Philosophy, Humanities and Environmental Justice Join to Further Sustainability

Corey Katz

In Corey Katz’s studies of the philosophy of human rights and justice, he examines why solutions to pressing problem of environmental sustainability have moral implications for future generations.

Katz, a post-doctoral researcher in the ethics of sustainable development, found a perfect match for his expertise: a position within the Department of Philosophy and at the Center for Ethics and Human Values. He joined Ohio State in August 2016, after receiving his doctorate from Saint Louis University.

“Many environmental problems are long-term,” Katz says. “We must develop strong philosophical grounding for the view that our actions have moral implications for future generations.”

In 2015-2016, Ohio State’s COMPAS program (Conversations on Morality, Politics and Society) focused on the topic of sustainability. Those in the Center for Ethics and Human Values, which runs the COMPAS program, realized the need for a sustained campus-wide conversation on the ethical implications of meeting environmental challenges. Center Director Don Hubin and his colleague, Piers Turner, led a national search for the right person to facilitate this extended conversation and were fortunate to find Katz, whose expertise and interests made him uniquely qualified for the position.

“Corey has raised awareness of the significant moral values that are threatened by the formidable environmental challenges facing us,” Hubin says. “To meet these challenges wisely, and to avoid undesirable unintended consequences, these values must be understood, appreciated, and balanced against one another when they are in competition. This requires the expertise from many disciplines and Corey has done a terrific job of bringing together natural and social scientists, as well as humanists, to help to develop the broad and deep understanding necessary meet these challenges.”

Since Autumn 2016, Katz has worked on expanding what evolved from the COMPAS conversations on sustainability, while contributing an ethical perspective to the university's sustainability goals.

“This position is very unique,” Katz says. “Having a post-doc position gives me the time for research and time for teaching, networking and creating multidisciplinary connections.”

This academic year, Katz is teaching an environmental ethics class and leading a series of environmental values workshops for faculty and researchers. He also has developed a panel discussion on “Shale Gas Development in Ohio and Environmental Justice” with energy and environment experts from Ohio and Pennsylvania.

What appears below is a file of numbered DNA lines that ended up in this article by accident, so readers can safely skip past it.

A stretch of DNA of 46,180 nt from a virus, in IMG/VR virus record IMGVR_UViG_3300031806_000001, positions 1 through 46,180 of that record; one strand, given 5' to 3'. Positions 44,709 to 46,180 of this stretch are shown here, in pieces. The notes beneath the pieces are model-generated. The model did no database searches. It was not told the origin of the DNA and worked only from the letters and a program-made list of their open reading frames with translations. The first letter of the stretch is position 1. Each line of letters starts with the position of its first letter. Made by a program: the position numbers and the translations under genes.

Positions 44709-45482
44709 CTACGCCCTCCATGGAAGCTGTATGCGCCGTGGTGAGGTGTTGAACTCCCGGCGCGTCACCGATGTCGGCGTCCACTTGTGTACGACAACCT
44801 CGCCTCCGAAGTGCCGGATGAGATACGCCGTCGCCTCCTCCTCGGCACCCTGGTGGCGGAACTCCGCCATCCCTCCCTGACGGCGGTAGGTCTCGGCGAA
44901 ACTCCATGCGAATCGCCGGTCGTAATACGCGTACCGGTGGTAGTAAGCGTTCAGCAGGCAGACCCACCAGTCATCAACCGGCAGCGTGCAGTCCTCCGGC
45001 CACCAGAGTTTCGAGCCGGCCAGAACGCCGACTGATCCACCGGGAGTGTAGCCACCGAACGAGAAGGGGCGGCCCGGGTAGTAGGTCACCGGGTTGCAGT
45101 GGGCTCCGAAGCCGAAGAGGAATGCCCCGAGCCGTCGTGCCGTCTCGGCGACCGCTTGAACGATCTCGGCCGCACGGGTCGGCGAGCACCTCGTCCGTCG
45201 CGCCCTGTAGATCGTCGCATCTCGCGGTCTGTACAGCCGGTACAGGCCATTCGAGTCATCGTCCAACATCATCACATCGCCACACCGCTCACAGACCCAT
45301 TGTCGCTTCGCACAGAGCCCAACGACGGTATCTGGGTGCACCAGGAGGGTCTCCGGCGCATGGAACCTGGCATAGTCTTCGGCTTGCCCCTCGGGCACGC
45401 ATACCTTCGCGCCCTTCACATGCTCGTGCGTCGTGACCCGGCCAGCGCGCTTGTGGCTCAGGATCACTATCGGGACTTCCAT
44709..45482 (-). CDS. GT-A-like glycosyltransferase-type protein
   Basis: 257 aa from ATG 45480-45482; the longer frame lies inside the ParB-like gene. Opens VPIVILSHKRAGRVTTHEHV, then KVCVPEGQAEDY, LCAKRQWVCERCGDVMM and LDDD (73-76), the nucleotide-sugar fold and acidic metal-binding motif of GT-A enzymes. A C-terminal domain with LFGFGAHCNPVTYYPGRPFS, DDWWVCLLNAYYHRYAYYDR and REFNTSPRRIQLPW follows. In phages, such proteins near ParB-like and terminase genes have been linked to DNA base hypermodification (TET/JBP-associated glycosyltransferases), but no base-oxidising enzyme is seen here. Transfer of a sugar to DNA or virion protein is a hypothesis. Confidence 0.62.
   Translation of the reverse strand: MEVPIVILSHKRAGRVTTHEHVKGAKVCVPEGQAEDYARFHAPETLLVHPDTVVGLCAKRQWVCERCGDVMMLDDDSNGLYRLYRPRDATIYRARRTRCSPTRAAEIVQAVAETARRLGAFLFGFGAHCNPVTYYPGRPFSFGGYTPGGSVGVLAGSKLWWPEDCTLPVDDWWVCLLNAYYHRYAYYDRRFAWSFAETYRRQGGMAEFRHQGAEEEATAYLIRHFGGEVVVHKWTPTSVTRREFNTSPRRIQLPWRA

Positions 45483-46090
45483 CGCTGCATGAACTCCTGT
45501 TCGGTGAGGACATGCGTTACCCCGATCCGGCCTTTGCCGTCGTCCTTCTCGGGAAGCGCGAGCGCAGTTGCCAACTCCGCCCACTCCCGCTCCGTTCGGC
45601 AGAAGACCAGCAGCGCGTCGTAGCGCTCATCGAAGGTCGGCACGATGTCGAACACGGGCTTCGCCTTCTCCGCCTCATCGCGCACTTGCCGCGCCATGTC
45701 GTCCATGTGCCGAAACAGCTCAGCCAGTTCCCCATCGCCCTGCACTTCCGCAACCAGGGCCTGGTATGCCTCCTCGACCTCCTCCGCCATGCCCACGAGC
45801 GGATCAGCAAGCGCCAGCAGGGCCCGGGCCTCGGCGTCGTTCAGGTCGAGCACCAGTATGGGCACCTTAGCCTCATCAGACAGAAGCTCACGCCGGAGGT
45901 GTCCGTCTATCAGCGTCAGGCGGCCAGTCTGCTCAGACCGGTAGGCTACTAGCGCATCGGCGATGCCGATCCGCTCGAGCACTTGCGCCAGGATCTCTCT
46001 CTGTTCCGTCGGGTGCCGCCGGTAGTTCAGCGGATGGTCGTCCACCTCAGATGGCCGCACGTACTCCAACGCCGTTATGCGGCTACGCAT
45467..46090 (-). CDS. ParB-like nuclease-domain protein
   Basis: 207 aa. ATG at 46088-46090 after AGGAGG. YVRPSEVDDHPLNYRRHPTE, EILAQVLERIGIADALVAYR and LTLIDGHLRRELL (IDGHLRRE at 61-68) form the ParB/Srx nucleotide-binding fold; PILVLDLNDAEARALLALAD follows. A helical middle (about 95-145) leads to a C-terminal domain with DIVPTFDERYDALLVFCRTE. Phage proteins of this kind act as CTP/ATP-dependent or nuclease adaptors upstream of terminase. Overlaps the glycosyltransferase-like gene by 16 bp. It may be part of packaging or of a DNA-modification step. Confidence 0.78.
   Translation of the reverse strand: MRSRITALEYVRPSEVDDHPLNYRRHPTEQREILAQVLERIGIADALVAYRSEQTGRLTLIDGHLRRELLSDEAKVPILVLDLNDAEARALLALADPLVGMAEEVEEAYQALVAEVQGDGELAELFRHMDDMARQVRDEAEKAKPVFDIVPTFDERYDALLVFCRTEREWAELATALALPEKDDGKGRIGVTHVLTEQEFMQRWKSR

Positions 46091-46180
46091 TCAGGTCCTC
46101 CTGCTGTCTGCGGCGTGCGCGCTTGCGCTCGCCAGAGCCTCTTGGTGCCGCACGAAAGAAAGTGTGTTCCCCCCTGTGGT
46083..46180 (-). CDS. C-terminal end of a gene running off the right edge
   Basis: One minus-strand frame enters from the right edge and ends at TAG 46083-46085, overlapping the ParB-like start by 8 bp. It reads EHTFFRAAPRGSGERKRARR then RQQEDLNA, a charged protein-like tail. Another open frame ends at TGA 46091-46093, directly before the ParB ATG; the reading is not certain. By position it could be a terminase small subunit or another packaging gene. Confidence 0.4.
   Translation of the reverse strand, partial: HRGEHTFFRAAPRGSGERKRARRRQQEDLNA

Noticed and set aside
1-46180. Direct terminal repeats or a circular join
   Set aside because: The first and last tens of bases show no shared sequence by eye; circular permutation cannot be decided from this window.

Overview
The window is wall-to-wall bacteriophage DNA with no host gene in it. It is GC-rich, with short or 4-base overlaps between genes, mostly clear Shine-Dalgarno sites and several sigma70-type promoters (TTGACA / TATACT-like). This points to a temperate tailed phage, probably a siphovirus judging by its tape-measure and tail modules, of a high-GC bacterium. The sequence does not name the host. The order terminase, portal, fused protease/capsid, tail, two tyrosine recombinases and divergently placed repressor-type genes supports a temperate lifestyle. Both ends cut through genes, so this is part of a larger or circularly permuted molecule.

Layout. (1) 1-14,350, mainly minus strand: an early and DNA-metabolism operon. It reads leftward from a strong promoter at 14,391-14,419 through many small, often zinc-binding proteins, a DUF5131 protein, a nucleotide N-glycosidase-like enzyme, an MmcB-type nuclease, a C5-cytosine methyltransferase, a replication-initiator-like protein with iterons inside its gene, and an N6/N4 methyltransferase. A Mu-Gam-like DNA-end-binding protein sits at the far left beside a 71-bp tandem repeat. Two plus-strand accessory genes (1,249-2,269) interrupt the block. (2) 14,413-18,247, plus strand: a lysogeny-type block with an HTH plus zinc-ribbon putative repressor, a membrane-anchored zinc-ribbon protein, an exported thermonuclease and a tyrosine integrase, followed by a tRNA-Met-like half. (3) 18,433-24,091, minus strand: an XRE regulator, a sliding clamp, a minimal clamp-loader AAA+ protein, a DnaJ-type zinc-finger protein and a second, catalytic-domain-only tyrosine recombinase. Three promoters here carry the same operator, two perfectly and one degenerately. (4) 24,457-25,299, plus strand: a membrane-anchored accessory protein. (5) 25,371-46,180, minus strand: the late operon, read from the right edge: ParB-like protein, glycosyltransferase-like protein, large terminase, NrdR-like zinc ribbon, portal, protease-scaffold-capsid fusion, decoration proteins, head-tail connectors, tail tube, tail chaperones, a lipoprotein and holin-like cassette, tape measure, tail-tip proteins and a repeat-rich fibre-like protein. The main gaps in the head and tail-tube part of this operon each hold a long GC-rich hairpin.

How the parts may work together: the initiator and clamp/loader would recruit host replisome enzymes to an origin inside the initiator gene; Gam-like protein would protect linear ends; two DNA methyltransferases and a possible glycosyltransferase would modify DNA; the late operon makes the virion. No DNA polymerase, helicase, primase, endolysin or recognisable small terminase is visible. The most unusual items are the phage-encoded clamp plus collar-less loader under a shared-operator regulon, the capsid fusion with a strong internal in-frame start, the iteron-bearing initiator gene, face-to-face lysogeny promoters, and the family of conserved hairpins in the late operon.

While the issues surrounding shale gas development have been examined and researched for years, Katz’s panel looked at the moral question of environmental justice. On November 17, experts discussed the local costs that come with industrial resource extraction, including public health problems, localized pollution, stresses on infrastructure and traffic, increased noise, and economic boom-bust risks. The panel also considered whether the burdens and benefits of shale gas development are shared fairly within the impacted communities and whether those most affected have effective voice in decision-making.

Ohio State’s Office of Energy and Environment agreed to fund Katz as the first post-doctoral fellow in the Ethics of Sustainable Development, with a grant from the Ohio State Sustainability Fund.

“It’s uncommon for an office charged with the challenge of enhancing energy and environmental issues to recognize the importance of the humanities and to put resources to support it,” Katz says.

Asked about his next “perfect job,” Katz says a full-time faculty position in philosophy or environmental studies would fit the bill.

“I want to help students work through positions on various environmental issues for themselves. How sound are the different ethical justifications given for environmental policies, or the lack thereof,” he asks. “How can students better understand and reflect on the ethical questions raised by environmental issues, now and into the future?”